I rode the 26-inch bike first, then the 27.5 and finally the 29. Over a whole loop the 29 was fastest, followed by the 27.5 and then the 26. What draws light on the time for the 29-inch bike is that the time was set on the last lap, at the point in the day when I would expect to be slowest. The times pretty much match up to how the bikes felt - especially with the 29, where there was a real feeling that you were rolling faster. However, on the descent section, according to Strava, I was much faster on the 26, which was the first run when I was riding blind. It's hard to say whether it was because I went too fast, as I had no idea what I was doing, that I find 26 inch wheels easier to push on, or because Strava is wildly inaccurate. What I can say for sure is that I enjoyed the tight, twisty descent most on the 26 inch bike and it would have been interesting to see if this was borne out over a whole day of shuttling a single track. Filming proved to be good for the testing, as it meant hours of hitting the same sections back-to-back on different bikes, so you could focus on small differences over a very specific bit of trail.
We did much of the filming on the Superenduro race trails around Puntala.You can ride them in two ways - flicking the bike around the obstacles in the base or trying to stay high and out of trouble. Alex and Giulio both like the smaller wheels for staying down low, or making the odd break for the high ground. For me the 29er really came into its own here are as you could straighten out the channels and hold it wide open, even if it didn't necessarily inspire the confidence to go for the sketchiest high lines.
What did we make of the bikes?
At the end of the test, we took a straw poll - ranking the bikes first, second and third:
Splitting out the winners, Alex chose 26-inch as he felt the other bikes "numbed" the trail too much, while Giulio opted for the 27.5-inch as he appreciated the extra roll-over, although it was close between that and the 26-inch. For me the winner came down to fun. When we were filming sections I realised after a while that I was choosing the 26-inch bike whenever I had a free choice of bike. It was easier to play with the trail on it - flick the bike around, pop off stuff. However, the 29-inch wasn't far behind for me, as the way it monster-trucked through rough sections was hilarious, the amount of extra speed it could hold in those kind of situations was impressive. It is interesting that both Alex and Giulio disliked the 29-inch bike as they found it slow through relatively tight corners and that this greatly outweighed the way you could plough through things on it.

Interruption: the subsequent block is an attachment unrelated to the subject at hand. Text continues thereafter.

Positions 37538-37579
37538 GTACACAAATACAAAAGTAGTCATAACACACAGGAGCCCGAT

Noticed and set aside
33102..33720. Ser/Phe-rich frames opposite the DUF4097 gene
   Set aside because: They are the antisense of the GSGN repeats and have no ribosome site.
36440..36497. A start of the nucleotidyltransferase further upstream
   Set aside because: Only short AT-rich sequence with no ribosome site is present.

Taking some time to reflect between shots.
Breaking down the differences
Ultimately, the differences between the wheel sizes were more or less what you would expect. The 29-inch bike could barrel through sections wide-open, but it was harder to carry speed through tight corners. 26-inch wheels tended to lose speed more readily, but you could play with the bike more easily. It's here I take issue with 27.5-inch wheels. The traditional logic states that they roll-over things better than a 26-inch bike, but handle more nimbly than a 29-inch bike. However, if you flip that logic on its head, they don't roll-through as well as a 29er and don't handle as well as a 26-inch wheeled bike. For me, at least, 26-inch bikes are the most fun to play with and, at the end of the day, that's what mountain biking is supposed to be about. If you start looking at the new generation of fast-handling 29-inch bikes coming through, like the Specialized Stumpjumper 29er, the Santa Cruz Tallboy or the Orange Five 29, the inevitable question for me is "What's the point of 27.5?" The sacrifices for running a bigger wheel size are becoming fewer, so why lose that extra roll-over? The in-between size starts to look like an unnecessary compromise.
Yet this is all personal - the truth is that what I want from my bike and a ride might be very different from what you want or enjoy. I can't sit here and honestly say 27.5-inch bikes are bad, just that I prefer 26 and 29-inch bikes. Maybe a 27.5-inch bike would mean you can have more fun out on the trail, or maybe the stopwatch says it's faster for you in a race. If I'm going to make big statements about what I think mountain biking should be I can't deny you whatever you think is fun (unless it involves braking through corners, in which case - stop it). What I don't like, and what I think we should be wary of, are the suggestions you hear from time-to-time that 27.5-inch wheels will replace 26-inch wheels. As another option I can live with 27.5-inch wheels, even if I don't want to ride them myself. But, if we get down to nut-cutting time, if we were forced to make a decision between 26 and 27.5, that's when I could not accept them. That's when I think they should be rolled back into the ocean.